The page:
A video from the Silom celebration.
Step 3. Drink
I’m sure I’m going to get some flack for listing this as a “how to” step, but when you’re being pelted with water nonstop, you need something to take the edge off. Some of the water guns felt like water cannon. At times you’re being sprayed from multiple directions, and there’s always that idiot who shoots you right in the face (or in the ear—why?). Do you really want to be stone-cold sober for that?
Take a shot or two before joining the festivities or pop down one of the Sois and have a drink at a bar. Or you can take the classy route like my friends and I did: buy beers at the 7/11 and shotgun them outside the automatic doors. Then fill up your gun with water and jump into the fray.
Which leads me to the next step…
Step 4. Have a Working Gun
At first I didn’t want to buy a water gun for Songkran. I don’t love calling attention to myself, and spraying unsuspecting strangers with water just felt uncomfortable. I bought a gun only when I realized I needed it not to spray people, but for my own self defense (how American of me, right?).
I bought a Mickey Mouse gun specifically because it reminded me of my dad and I like to include his memory in every holiday (even if it’s a holiday he’s never taken part in). Unfortunately, my gun sucked. Water spurted from the gun like a hose slowly being turned off. The water also wouldn’t stop. I tried tilting the gun to the sky or plugging the hole with my finger, but nothing worked. A pathetic stream flowed out of the gun until the water reserve ran dry. I spent most of the time at the Silom Songkran festival using my friends as human shields.
Step 5. Stay With Your Buddy
This is specific to the large water gun fights. The water fights are crowded and just plain bedlam. Your cell phone is tucked away in a waterproof pouch, which makes it hard to use. If you get separated from your friends during the water fight you might as well make new friends because you won’t find your people again.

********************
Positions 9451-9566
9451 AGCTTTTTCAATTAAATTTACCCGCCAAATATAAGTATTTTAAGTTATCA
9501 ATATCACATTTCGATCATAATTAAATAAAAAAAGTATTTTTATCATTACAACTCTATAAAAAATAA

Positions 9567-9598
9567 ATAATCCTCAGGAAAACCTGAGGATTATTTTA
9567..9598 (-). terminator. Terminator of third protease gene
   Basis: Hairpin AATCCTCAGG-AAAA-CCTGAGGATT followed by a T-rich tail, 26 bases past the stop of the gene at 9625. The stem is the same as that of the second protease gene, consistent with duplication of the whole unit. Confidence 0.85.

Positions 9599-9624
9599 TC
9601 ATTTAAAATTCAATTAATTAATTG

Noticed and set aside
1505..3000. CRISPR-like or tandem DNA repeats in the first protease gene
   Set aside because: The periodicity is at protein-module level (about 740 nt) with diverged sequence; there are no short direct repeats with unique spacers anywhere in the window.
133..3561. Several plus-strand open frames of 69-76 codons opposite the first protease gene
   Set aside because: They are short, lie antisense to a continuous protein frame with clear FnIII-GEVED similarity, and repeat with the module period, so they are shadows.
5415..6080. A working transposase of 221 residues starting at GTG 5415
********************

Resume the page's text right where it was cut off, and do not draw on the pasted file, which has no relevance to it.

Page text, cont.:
Step 6. Always Be Prepared
After one day of Songkran in Bangkok, my friend and I traveled to Koh Samet for the long weekend. We took a bus to Ban Phe, a ferry to the island, and a songtaew to our hotel. A songtaew is a taxi-like pick-up truck with a raised roof and benches in the flatbed. As the truck motored down the narrow streets, locals threw water at us. The whole ride was like a water based war zone. Kids shot at us from the side of the road. Whenever the truck stopped, they ran and threw buckets of water. At one point half a bucket was poured straight over my shoulders.
Step 7. Enjoy
This step is really just a combination of Steps 1-6.
Songkran is a fun holiday. Everyone is happy because they’re off work and it’s the turn of the New Year: a time to make a new start. Unlike in the U.S., where the New Year happens during the coldest months, Songkran can be spent outside in a bathing suit and shorts. Some of the water guns are aggressive, but, on the whole, having ice-cold water thrown at you in ninety-degree heat feels really good. Playing with water guns makes you feel like a kid again, and at least the powder stuff you get hit with smells nice. Even in a city as large as Bangkok, you feel like you’re on a beach holiday.
The U.S. could really benefit from a holiday like Songkran. Obviously we have things like Thanksgiving and the Fourth of July, where everyone celebrates in roughly the same way, but it’s fun to have one specific thing that everyone takes part in (Songkran: the water, Holi: the colors, Batalla da Vino: the red wine).
My Number One Tip:
Everyone should come to Thailand and experience Songkran! Even if it’s just for a day. Then you can escape to a beach, where you’ll still get wet, but who cares—it’s only water.